Despite the double talk and propaganda of representatives of nations who deny democracy to their own nationals, we must face the fact that we are not doing enough and that we must bestir ourselves. It grieves me that we fail to do all that we could do in this situation. I think of what has taken place in the Territory, and I want to give credit where credit is due. I give credit to the public servants in New Guinea; I give credit to the people engaged in the missions; I give credit to the administrative people, patrol officers and others who are all engaged in a great work. They are dedicated people making their contribution. The selfless work of the missions in health, healing and education should be given greater consideration and respect in this country. There is evidence of devotion to duty of the highest order by doctors, nurses and others.

On my recent trip to the Territory for the opening of the Parliament there I met such people who are doing a grand job of work. I should like to pay a tribute to those who were engaged in the recent election in the Territory of Papua and New Guinea. The magnitude of the task of trying to lift a primitive people to a capacity to engage in democracy was of an outstanding order in dimension and in challenge. Yet the work was undertaken and carried through with remarkable success. I think it is necessary, therefore, that we should admit that we have grand people there and that they need support. Let us admit our political shortcomings and correct our administrative mistakes - for there have been mistakes and there are mistakes. Many sins of omission and commission have been referred to in the amendments suggested by the honorable member for Fremantle. There are the problems with the police and the army, and now the problem, which can develop into a very great size, in regard to the native public servants who are to have a reduction of the salaries that they expected to receive.

Let us remember also when we are considering Papua and New Guinea - this is a regrettable and depressing thought - that most of the problems that have occurred in the Territory have been in places where we have had the longest possible association with the people of that Territory. That is one of the most disturbing things. Rabaul, Port Moresby and New Ireland are places where we, the European people, have had a long association with the people there, yet it is in these places that the greatest difficulties have occurred. The Government has decided to reduce the salaries of native public servants in the Territory to bring them to some 45 per cent, of the rates paid to expatriate public servants. This is a division based on race. There can be no excuse for this. This is the sort of thing that causes all the dissatisfaction and can be a basis from which could grow a political and social cancer in the Territory which could have most injurious effects on this country. The Melbourne "Age" of Monday, 11th May 1964, made a very pertinent comment when it said -

Genuine equality of opportunity will be impossible until the indigenous people are educated to a point where they can compete for equal salaries and equal housing with white people. But at least we have abolished the noxious signs of racial discrimination . . .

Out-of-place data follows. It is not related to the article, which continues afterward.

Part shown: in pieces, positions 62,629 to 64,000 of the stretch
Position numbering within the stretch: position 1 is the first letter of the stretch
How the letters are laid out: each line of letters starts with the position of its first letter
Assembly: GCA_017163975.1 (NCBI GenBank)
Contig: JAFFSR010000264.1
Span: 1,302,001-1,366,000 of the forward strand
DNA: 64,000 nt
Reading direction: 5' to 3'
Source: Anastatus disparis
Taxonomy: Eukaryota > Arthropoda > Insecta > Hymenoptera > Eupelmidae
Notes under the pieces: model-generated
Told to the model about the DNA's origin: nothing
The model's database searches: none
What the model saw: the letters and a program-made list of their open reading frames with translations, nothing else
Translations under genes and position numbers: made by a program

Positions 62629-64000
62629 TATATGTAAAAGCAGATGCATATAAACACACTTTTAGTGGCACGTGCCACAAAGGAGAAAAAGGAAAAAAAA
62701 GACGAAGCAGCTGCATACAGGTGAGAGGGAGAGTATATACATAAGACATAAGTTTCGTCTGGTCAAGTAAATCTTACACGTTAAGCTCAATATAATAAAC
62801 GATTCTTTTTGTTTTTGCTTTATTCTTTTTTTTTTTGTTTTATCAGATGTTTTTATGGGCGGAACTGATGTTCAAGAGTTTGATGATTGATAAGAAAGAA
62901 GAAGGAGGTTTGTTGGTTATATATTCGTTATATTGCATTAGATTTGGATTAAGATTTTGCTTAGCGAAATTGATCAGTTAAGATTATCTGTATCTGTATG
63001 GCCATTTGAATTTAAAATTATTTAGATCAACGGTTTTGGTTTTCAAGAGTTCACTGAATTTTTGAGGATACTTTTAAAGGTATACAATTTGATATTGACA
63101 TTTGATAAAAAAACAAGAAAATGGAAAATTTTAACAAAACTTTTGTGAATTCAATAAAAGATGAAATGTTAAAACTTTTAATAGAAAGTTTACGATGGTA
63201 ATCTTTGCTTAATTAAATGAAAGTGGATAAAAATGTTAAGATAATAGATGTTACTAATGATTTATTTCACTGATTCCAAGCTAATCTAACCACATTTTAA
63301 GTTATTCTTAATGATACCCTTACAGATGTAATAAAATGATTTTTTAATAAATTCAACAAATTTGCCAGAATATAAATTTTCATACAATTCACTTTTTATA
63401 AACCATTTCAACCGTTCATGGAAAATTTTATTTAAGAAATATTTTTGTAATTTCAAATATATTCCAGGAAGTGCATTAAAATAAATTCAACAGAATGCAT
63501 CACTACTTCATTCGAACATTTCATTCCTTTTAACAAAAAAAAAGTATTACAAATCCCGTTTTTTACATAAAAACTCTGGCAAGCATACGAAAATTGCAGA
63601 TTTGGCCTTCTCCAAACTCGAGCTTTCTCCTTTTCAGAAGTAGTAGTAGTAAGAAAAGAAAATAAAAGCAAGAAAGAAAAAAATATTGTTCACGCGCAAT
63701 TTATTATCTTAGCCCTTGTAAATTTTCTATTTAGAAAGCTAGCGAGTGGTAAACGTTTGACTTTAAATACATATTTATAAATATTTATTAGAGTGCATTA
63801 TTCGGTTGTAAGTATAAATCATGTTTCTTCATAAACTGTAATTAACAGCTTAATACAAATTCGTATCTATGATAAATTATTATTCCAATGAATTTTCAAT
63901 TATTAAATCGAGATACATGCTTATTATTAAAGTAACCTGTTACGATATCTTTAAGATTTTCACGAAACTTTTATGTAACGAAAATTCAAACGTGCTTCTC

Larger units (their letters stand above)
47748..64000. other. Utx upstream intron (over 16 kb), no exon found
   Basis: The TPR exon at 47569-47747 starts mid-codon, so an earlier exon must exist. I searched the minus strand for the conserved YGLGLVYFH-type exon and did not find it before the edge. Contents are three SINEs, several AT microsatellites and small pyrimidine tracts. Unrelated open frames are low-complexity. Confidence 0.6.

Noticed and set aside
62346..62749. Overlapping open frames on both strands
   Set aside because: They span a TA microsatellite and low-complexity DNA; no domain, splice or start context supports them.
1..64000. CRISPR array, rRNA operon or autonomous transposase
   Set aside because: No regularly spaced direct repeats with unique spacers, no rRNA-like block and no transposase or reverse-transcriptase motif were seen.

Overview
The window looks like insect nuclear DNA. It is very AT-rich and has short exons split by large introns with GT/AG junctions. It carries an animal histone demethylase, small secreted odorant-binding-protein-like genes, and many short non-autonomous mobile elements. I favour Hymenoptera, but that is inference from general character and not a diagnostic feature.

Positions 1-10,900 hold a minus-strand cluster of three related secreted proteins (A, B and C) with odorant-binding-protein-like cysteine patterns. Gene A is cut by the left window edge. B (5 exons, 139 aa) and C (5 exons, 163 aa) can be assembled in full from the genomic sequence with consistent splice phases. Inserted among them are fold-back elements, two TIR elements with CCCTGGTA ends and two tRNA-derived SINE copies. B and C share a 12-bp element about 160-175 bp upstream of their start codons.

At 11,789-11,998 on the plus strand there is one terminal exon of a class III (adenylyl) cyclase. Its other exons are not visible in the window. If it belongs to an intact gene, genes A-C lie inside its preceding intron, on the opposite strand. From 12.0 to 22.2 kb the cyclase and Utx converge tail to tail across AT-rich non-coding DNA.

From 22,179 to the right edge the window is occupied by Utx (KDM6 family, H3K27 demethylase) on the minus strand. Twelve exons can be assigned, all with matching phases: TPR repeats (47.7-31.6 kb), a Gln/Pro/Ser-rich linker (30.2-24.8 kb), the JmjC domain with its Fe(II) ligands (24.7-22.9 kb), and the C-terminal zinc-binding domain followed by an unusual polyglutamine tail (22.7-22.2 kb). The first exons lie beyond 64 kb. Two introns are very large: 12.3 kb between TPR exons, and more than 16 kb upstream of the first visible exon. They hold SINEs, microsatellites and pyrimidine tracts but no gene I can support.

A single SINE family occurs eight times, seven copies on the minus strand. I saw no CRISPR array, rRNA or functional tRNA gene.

Yet this Government, with all the background of information available to it, is now prepared to bring about a state of affairs which must inevitably cause unrest and dissatisfaction. After 50 years there are still problems associated with wages, taxes and so on. These are the sorts of things that need not occur, for surely we know better.

I refer to a speech delivered by the former Minister for Territories, the Honorable Paul Hasluck, to the Annual Congress of the Public Service Association of Papua and New Guinea on 1st September 1962 in which he made the position clear and showed that these things were understood by him. He said -

In facing this task of reorganising the public service to prepare the way for an indigenous public service, we proposed first a plan for an integrated service in which the indigenous and expatriate officers would be fellow members of the same service, the expatriate receiving bis additional emoluments mainly in the form of expatriate allowances.

They are extra allowances for being away from home.

This proposal has the great merit in the eyes of the Government of avoiding what might seem to be a racial division of the public service.

The very thing that the former Minister for Territories drew attention to is the thing that is being practised in the Territory at the present time. This is a shocking state of affairs and it is the sort of thing that, placed within the knowledge of the enemies of this country, plays into their hands and destroys our cause. From every point of view, this practice of differentiation should be rejected.

I wanted to say something about health because 1 know of some progress that has been made in the building of hospitals and so on, but I also know of the shortcomings in many places, for example, at Kundiawa. 1 know of new hospitals at Madang, Port Moresby and Lae. Great work has been done and great progress has been made and great credit is due. But at Kundiawa one doctor looks after a 450-bed hospital which can accommodate 400 patients. He looks after all sorts of patients suffering from all sorts of ailments from leprosy to malnutrition and all the other ailment's that one can think of in this modern time. Doctors in that area have a feeling of frustration about which something should be done.

I conclude by saying that I think it is completely unfair that a new Minister should be placed in this onerous and responsible portfolio. This is a job for a senior Minister. I should like to say also that it is necessary for us to do promptly what we have promised to do for the people of the Territory. We should have a more forceful drive in education and health. We should develop a viable economy in the Territory. There should be equal pay for equal work, and there should be equal opportunities. There should be an avoidance of any actions or panic measures which undermine the cause of the Territorians and of ourselves.